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OBS. 4.-The Interrogative what, followed by the Conjunctions though, if, and some others, commonly belongs to a Principal Sentence understood, and on which the following sentence depends for sense. EXAMPLES.-1. "What if the foot aspired to be the head?"

What [would be the consequence] if the foot, &c.

2. "What though Destruction sweep these lovely plains!" What [occasion have we to despair] though Destruction sweep these lovely plains?


RULE 5.-Adjective Pronouns are substituted for the Nouns which they qualify.

NOTE I. When used as Subjects, each, either, neither, this, that, and all other Adjective Pronouns indicating unity, require their Verbs to be in the Singular Number.

EXAMPLES.-1. "Each believes its own."

2. Either is sufficient.

NOTE II.-These, those, many, others, several, and other Adjective Pronouns indicating plurality, require their Verbs to be in the Plural.

EXAMPLES.-1. "These are the things which defile.”

2. "Those were halcyon days."


NOTE III-Any, all, like, some, none, more, and such, may have Verbs in the Singular or Plural, according as they indicate unity or plurality.

EXAMPLES.-1. "None but the upright in heart are capable of being true friends."-Y. L. Friend.

2. "None has arrived."

3. "All are but parts of one stupendous whole."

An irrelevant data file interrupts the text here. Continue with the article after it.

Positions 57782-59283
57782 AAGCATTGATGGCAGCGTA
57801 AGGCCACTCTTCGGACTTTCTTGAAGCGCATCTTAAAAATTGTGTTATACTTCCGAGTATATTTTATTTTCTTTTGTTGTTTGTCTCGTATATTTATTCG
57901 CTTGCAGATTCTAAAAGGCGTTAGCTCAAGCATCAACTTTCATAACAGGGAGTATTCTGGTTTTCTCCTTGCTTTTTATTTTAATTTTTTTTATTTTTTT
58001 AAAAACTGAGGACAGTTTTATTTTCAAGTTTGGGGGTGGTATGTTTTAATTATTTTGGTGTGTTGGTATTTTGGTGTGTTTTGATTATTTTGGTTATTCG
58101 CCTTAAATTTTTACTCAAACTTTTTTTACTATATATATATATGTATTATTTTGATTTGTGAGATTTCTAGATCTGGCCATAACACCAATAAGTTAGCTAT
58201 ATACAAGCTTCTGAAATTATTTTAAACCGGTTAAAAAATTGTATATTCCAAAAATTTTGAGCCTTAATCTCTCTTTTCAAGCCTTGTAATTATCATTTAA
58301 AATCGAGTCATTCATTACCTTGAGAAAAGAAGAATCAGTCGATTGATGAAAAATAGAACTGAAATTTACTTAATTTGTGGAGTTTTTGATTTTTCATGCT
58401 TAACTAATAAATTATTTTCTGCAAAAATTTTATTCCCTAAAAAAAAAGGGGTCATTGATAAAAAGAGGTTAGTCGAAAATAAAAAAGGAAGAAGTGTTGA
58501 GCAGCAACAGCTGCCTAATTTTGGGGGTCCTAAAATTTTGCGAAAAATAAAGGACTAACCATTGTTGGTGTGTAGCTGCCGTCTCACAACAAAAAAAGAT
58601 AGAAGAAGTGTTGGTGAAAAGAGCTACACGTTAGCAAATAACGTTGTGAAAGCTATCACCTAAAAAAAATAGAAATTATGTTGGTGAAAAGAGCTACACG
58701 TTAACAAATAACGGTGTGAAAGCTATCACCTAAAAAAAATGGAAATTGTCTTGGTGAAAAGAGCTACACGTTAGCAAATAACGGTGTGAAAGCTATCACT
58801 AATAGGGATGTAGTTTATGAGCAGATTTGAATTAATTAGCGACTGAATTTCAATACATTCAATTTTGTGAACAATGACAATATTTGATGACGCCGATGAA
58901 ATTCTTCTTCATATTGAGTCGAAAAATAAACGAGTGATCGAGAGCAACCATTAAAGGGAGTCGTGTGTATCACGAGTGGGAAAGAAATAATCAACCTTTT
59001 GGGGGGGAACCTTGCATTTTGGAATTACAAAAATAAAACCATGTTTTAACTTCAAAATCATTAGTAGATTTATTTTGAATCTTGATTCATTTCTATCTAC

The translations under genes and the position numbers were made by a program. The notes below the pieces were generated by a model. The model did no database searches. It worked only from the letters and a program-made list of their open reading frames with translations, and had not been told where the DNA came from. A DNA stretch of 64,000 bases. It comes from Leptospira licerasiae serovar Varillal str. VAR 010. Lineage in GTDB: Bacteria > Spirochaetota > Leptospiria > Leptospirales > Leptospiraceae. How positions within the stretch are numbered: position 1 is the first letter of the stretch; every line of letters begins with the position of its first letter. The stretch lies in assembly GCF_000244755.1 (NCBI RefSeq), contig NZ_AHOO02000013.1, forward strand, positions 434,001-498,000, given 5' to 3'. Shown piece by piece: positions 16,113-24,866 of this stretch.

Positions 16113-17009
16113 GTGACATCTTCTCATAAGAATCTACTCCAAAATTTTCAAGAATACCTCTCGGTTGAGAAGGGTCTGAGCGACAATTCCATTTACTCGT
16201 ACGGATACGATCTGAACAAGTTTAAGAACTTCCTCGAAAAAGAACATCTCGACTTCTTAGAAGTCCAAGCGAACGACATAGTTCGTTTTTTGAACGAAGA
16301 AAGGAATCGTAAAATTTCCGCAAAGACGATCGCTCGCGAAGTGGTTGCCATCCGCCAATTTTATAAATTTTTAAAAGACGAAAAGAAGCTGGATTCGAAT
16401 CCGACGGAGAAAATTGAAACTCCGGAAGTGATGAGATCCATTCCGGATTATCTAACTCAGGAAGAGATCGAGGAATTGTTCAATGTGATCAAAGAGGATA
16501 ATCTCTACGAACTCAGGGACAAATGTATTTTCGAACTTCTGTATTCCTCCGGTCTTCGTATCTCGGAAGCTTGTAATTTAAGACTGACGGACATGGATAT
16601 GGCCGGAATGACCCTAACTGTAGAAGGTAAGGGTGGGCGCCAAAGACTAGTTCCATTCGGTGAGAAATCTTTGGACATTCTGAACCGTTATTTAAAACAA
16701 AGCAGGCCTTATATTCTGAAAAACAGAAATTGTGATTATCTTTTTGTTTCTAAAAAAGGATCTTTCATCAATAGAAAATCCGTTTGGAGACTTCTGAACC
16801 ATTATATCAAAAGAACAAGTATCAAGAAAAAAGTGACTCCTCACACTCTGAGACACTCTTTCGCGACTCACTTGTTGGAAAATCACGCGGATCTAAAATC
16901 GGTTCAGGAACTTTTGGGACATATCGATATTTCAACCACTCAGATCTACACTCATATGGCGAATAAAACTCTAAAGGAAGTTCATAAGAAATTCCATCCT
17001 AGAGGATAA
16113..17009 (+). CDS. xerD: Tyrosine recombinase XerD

4. "What if the field be lost! All is not lost."

5. "The like were never seen before." "Like produces


6. "Objects of importance must be portrayed by objects of importance; such as have grace, by things graceful." "Nestled at its root


Is Beauty; such as blooms not in the glare

Of the broad sun."

OBS. 1.—Qualifying and some Specifying Adjectives receive the definitive "the" before them, on becoming Adjective Pronouns. They may be qualified by Adjectives or Adverbs, according as the thing or the quality is to be qualified.

EXAMPLES.-1. "The GOOD alone are great."

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2. "The professedly GOOD are not always really so.”

3. "The much GOOD done by him will not soon be forgotten."

'Professedly" modifies the quality-hence, is an Adverb.

“Much” limits the things done—hence, is an Adjective.

OBS. 2.—In the analysis of a Sentence, each other, one another, and simlar distributives, are properly parsed as single words.

But, in strict construction the parts perform different offices.

EXAMPLES.-They assisted each other.

They assisted-each [assisted] the other.

OBS. 3.—When two things are mentioned in contrast, and severally referred to by Adjective Pronouns-this and these, refer to the latter— that and those, to the former.

EXAMPLES.-1. "Here living tea-pots stand, one arm held out,

ONE bent; the handle THIS, and that the spout."- Pope

2. "Farewell, my friends; farewell, my FOES;
My peace with THESE, my love with those."-Burns.

8. "Some place the bliss in action; SOME, in ease:

Those call it pleasure; and contentment THESE."

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AUXILIARY SENTENCE Getteth . Predicate of "that."

Wisdom. Object of "getteth."

Auxiliary, Simple



.Is used for a name..

.Hence, a Pronoun.